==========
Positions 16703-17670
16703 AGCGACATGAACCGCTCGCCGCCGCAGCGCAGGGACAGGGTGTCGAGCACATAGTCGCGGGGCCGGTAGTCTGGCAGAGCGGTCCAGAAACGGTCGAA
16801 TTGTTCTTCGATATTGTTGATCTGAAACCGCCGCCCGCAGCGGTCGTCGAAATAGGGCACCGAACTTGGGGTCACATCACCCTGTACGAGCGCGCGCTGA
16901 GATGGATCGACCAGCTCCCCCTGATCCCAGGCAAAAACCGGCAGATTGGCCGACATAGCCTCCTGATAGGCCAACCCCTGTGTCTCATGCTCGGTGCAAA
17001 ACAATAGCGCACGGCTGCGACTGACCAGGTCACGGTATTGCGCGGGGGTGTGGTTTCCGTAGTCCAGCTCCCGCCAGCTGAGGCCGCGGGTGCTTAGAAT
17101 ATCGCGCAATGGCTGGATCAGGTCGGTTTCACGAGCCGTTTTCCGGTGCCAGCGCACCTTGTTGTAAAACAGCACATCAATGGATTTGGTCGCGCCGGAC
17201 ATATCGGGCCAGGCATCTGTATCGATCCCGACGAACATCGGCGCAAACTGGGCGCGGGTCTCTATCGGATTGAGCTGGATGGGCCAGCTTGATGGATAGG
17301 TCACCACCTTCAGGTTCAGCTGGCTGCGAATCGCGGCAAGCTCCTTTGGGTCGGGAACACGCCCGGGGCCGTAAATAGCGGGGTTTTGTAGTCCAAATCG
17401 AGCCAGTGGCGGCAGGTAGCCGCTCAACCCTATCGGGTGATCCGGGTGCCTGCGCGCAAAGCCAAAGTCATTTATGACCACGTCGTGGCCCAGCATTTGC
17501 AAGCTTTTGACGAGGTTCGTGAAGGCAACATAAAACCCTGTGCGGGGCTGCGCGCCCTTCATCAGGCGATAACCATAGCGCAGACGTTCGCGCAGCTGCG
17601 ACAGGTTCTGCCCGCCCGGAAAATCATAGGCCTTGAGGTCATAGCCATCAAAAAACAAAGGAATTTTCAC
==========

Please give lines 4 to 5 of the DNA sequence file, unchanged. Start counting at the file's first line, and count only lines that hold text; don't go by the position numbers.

16901 GATGGATCGACCAGCTCCCCCTGATCCCAGGCAAAAACCGGCAGATTGGCCGACATAGCCTCCTGATAGGCCAACCCCTGTGTCTCATGCTCGGTGCAAA
17001 ACAATAGCGCACGGCTGCGACTGACCAGGTCACGGTATTGCGCGGGGGTGTGGTTTCCGTAGTCCAGCTCCCGCCAGCTGAGGCCGCGGGTGCTTAGAAT